Who is remembered and who is forgotten? This is core question for every historian to consider. Markers of memory abound on the landscape to remind us of important people and events yet there are countless hidden histories of people and our community that remain unseen. This project emphasizes one of these people and suggests that in order to begin the repair and healing in our community to begin we must recognize wrongs committed and also explore lives which were well-lived. This work will focus on Andy Smith.
Andy Smith (1911-1978) lived in Fairfax County his entire life. He saw a major shift from the traditional society in Fairfax County that was built upon personal relationships dating back to before the Civil War to one in which there was a huge influx of new residents. These new residents were almost all white. This work will show that Andy Smith was emblematic of the small Black community that remained in the Fairfax area. This scholarship will argue that Smith’s story deserves to be commemorated with a physical marker on the campus of George Mason University on or near near the site of the trailer which he lived until removed to live in a sewage treatment facility.
In 1910 Fairfax County was dotted by 20,000 people. About 4,900 (24%) of these residents were Black. In 1920, the Black population dropped to 20% and then declined further over the next decade. A notable demographic change occurred between 1940 and 1950. In 1940 there were 41,000 in the county. Statistics for that year show that the Black population declined to 16%. A decade later, following the end of WW II, 99,000 people were counted by census takers; Black people comprised 10% of the overall population. By 1970, 455,000 resided in the Fairfax region; almost all of them were recorded as white inhabitants. The Black population had plummeted to 3.3% in 1970. That year marked the start of the last decade of Andy Smith’s life.
The numbers referenced in the preceding paragraph raise a crucial question: How did Andy Smith manage to stay in Fairfax for so long?
The Smith family were long-time residents of Fairfax County. Like many African American families in the Jim Crow South, they seemed to live a precarious life. Andy’s father, Alfred Smith (1870-1916), and his mother, Margaret Ella Johnson (1869-1945), had ten children. At some point, the family purchased a cabin in the Fairfax Station area. Census data reveal that they owned this dwelling. Little is known about Andy Smith’s mother Ella, as she was affectionately known, except that her profession was listed as a housekeeper. Her death certificate, filed in 1945 after she succumbed to pneumonia, corroborates these biographical details. Her husband Alfred Smith was a day laborer in 1900. Ten years later census records show that he worked for the railroad (no name for the employer is given). Alfred Smith died of enteritis in 1916; he was buried in Clifton Cemetery fifteen miles from George Mason University.
The census helps to tell the Smith family story. William Smith, the oldest son of Alfred and Ella Smith, married Lillie May Jones in 1920. By 1930, William and Lillie Smith were residing at 129 Lee Highway with their three children, two nephews and one niece. In 1940 William Smith was employed as a state highway laborer, earning $900 annually. He and his wife and other kin lived on 278 Centreville Pike in a home valued at $2,000. Lillie Smith made $300 per year doing “day work” for private families. William and Lillie Smith dwelled with their twenty-three-year-old son Benjamin and twenty-six-year-old daughter Wanda, her husband James Wilson, and their one-year-old son named Brother. Benjamin Smith worked as a houseman 40 hours per week, earning $300 annually; his son-in-law James Wilson labored for local farmers, making $500 per year. The Smith family members were employed in low-paying jobs and resided together in a capacious household, probably to make ends meet.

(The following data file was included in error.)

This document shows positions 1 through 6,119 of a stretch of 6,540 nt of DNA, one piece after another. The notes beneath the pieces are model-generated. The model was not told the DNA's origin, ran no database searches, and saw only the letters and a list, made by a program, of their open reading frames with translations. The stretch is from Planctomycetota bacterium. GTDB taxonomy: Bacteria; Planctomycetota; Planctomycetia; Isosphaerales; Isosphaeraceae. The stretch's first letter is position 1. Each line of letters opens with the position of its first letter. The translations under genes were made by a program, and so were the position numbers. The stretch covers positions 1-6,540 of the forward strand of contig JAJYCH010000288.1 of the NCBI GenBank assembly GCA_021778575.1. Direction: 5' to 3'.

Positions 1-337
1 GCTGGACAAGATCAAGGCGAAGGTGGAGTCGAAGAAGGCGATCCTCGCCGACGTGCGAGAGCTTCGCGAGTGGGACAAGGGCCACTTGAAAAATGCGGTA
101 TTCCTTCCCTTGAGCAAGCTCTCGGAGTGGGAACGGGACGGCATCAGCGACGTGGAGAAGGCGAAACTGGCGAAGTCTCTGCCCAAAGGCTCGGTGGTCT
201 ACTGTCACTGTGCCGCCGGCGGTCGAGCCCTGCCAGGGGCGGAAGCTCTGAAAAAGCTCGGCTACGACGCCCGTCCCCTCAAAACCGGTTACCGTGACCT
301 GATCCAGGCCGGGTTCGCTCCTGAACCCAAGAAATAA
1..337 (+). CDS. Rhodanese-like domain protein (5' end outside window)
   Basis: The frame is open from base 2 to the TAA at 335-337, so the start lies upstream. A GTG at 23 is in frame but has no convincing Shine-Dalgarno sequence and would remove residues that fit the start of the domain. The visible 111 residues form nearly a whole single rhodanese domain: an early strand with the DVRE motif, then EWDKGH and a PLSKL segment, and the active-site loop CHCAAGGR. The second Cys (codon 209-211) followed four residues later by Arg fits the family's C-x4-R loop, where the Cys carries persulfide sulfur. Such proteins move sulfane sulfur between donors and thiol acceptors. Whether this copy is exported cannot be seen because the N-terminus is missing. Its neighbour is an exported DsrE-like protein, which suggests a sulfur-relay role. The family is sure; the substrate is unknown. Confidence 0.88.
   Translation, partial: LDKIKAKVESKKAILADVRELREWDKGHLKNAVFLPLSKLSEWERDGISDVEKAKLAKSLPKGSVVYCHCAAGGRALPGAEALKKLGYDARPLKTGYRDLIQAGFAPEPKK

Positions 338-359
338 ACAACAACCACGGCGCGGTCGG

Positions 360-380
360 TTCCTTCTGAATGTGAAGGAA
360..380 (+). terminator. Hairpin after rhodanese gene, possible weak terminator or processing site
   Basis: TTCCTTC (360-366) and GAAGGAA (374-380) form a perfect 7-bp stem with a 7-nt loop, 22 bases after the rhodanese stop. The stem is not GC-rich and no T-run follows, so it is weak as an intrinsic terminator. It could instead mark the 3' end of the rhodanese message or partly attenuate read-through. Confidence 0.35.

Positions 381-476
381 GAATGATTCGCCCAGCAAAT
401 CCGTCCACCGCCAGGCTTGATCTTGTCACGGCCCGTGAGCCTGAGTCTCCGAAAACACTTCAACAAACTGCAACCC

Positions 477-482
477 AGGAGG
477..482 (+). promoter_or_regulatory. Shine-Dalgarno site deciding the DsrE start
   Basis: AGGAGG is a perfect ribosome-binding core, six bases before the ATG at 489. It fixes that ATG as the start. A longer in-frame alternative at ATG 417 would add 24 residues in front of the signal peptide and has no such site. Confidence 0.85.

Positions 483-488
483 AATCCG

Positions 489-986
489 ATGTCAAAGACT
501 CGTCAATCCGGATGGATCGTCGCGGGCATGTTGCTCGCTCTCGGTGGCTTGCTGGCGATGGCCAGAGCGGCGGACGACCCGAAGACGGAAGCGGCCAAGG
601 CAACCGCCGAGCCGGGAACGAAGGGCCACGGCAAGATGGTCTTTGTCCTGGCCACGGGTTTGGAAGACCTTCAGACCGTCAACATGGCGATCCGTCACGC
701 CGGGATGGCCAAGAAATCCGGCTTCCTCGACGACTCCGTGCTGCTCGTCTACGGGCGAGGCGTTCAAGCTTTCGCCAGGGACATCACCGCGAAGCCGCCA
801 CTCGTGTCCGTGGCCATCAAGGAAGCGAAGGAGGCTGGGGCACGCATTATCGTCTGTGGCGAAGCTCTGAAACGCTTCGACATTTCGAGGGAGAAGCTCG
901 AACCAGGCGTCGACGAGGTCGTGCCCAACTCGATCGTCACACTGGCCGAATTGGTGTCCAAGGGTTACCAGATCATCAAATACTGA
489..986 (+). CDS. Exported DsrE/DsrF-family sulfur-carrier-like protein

Andy Smith, too, experienced economic marginality and lived with different relatives for extended periods. In 1940 the census reveals that he was a general laborer who resided in the same house as his mother. Andy Smith’s reported 1939 annual income was $312. A local historian discovered that Andy Smith was employed for a time by Dr. Frederick Mortimer Brooks who owned on Route 123 (Ox Road) opposite today’s Country Club of Fairfax one mile from George Mason University.
Eventually, Andy Smith worked for family members of Wilson M. Farr and came to live on the land that would become the campus of George Mason University.
 Much of Smith’s story is recounted in a very useful article by William Page Johnson II, “Andrew B. ‘Andy’ Smith: A Legacy in a Gesture,” The Fare Facs Gazette: The Newsletter of Historic Fairfax City Inc., Vol. 15 n.3, Summer 2018.
 1920 U.S. Census, Centreville, Fairfax County, Virginia, population schedule, p. 15A Enumeration District 26, Ella Smith Household, Robey’s Mill Road, NARA microfilm publication Roll T625-1886, Ancestry.com. The 1910 census shows that the Smith family lived in the same dwelling; the owner of this property is not recorded. The 1930 census and 1940 census indicate that Andy Smith owned this same home. Its estimated worth was $200,
 Margaret Ella Smith, Certificate of Death, 1 December 1945, Virginia Department of Health: Richmond, Virginia; Virginia Deaths, 1912-2014, Ancestry.com.
 Alfred Smith, Certificate of Death, 25 November 1916, Virginia Department of Health: Richmond, Virginia; Virginia Deaths, 1912-2014, Ancestry.com.
 1940 U.S. Census, Fairfax C.H., Providence, Fairfax County, Virginia, population schedule, MT-0627-04261; Page: 12B; Enumeration District: 30-23, Ancestry.com. 1940 United States Federal Census [database on-line].